Satire: You haven’t seen ‘Frances Ha’ until you’ve seen it in IMAX

[Satire from The Onion; for more on Frances Ha see IMDb. Are the stereotypes about presence and IMAX accurate? Let us know what you think in the comments.]

IMAX: The ultimate movie experience

You Haven’t Seen ‘Frances Ha’ Until You’ve Seen It In IMAX

ISSUE 49•22 • May 30, 2013
By Noah Baumbach

As a director, I have always strived to present my work to the audience in such a way that it accurately reflects my artistic vision in its purest form, so that what is displayed on the screen is as close as possible to my original conception of the film. This has never been more true than for my most recent project, Frances Ha, a lively paean to youth and dreams, and one which absolutely must be viewed in the film format that it was intended to be viewed in, which of course is IMAX.

I mean, when you’re making a wry, naturalistic movie about a vivacious but immature twentysomething trying to find her way as a dancer in New York City, you really have no choice but to just go for it and shoot it in bold, high-resolution 70mm IMAX film stock.

In fact, that’s actually what I said to myself when I was writing it: “This is going to be my IMAX movie.” So I just went all out when I was writing it, tailoring every character and scene for maximum impact on a six-story IMAX screen in a 601-person amphitheater. The studio was reluctant initially—IMAX isn’t cheap, after all. But I told them, “Look, trust me here. Frances Ha is going to be one of the most exhilarating IMAX experiences ever created.” Luckily, they put their faith in me.

And the effect, to be honest, is simply stunning. Through the magic of IMAX, every social faux pas, every quiet epiphany, every dinner party, and every awkward conversational exchange practically jumps off the screen. You feel as though you can almost reach out and touch the glass of white wine that a character is drinking. Simply put, no celluloid version of Frances Ha could provide the same visceral impact as witnessing a 30-foot-tall Greta Gerwig towering above the audience as she negotiates her relationship with her best friend or tries to find an apartment, all displayed in vivid black-and-white.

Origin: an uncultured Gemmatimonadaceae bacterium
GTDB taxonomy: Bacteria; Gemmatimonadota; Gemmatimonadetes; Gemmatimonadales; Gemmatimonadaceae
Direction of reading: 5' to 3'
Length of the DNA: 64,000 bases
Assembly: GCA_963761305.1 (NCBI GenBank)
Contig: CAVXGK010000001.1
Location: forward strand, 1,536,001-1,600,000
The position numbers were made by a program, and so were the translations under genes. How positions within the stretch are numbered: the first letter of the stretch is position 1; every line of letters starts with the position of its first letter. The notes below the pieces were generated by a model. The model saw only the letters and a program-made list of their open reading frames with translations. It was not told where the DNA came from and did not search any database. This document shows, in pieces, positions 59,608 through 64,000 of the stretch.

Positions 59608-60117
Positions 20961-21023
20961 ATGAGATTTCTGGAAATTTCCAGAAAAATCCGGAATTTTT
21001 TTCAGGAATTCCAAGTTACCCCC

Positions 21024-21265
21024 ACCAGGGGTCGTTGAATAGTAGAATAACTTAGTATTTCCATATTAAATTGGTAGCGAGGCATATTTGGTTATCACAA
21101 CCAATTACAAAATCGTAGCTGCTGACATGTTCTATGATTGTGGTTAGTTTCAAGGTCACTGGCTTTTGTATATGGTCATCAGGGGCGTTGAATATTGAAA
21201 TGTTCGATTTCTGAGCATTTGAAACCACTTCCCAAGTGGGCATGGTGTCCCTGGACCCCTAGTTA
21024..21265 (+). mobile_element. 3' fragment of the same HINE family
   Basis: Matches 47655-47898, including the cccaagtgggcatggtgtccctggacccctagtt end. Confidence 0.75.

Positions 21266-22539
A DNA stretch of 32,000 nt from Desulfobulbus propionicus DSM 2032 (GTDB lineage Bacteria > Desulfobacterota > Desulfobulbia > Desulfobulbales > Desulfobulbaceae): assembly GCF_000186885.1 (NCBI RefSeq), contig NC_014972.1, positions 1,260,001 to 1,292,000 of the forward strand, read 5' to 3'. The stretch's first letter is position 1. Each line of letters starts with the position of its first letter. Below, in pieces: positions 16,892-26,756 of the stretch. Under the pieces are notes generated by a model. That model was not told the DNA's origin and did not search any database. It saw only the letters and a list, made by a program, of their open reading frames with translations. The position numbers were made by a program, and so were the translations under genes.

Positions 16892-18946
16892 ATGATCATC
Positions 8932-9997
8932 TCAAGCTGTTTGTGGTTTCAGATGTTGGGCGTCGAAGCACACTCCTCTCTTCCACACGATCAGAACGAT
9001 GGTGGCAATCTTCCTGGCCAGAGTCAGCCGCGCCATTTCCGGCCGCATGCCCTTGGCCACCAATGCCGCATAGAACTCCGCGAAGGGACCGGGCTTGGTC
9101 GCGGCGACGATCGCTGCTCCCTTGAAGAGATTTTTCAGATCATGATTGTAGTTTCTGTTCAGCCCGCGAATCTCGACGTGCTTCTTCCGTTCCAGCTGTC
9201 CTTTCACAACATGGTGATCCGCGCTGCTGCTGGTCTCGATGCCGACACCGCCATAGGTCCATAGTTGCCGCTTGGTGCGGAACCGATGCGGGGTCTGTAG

That’s why I tell people who are seeing the movie, “Please, do yourself a favor and see it in IMAX.” After all, it’s Frances Ha we’re talking about here, not some movie you can just catch later on DVD because who cares what format you see it in. Movies like Frances Ha are why IMAX was invented in the first place, for God’s sake.

And if you can catch it in IMAX 3D, even better.

Every day I was on set, I felt so spoiled getting to work in such a dynamic film format. I was like a kid in a candy store. And what I did with this astounding technology was create a glorious, high-definition world so real you actually think you’re there, from an apartment in Brooklyn, to a different apartment in Brooklyn, to a street in Brooklyn, to an apartment in Manhattan. It’s pure movie magic!

Look, if you’re not watching the scene where Frances equivocates on her employment status in IMAX then you’re not really watching it. Same goes for the scene where she talks to her former roommate. And the scene where she talks to her parents. And the scene where she talks to her new roommate. Also, you have to hear whimsical French composer Georges Delerue’s spritely score thundering out in Dolby digital surround sound or, frankly, you might as well not buy a ticket for the movie at all.

So, this summer, when Frances Ha lands at your local IMAX theater, I advise you to grab your popcorn, take a front-row seat, and buckle up. It’s going to be one hell of a ride.


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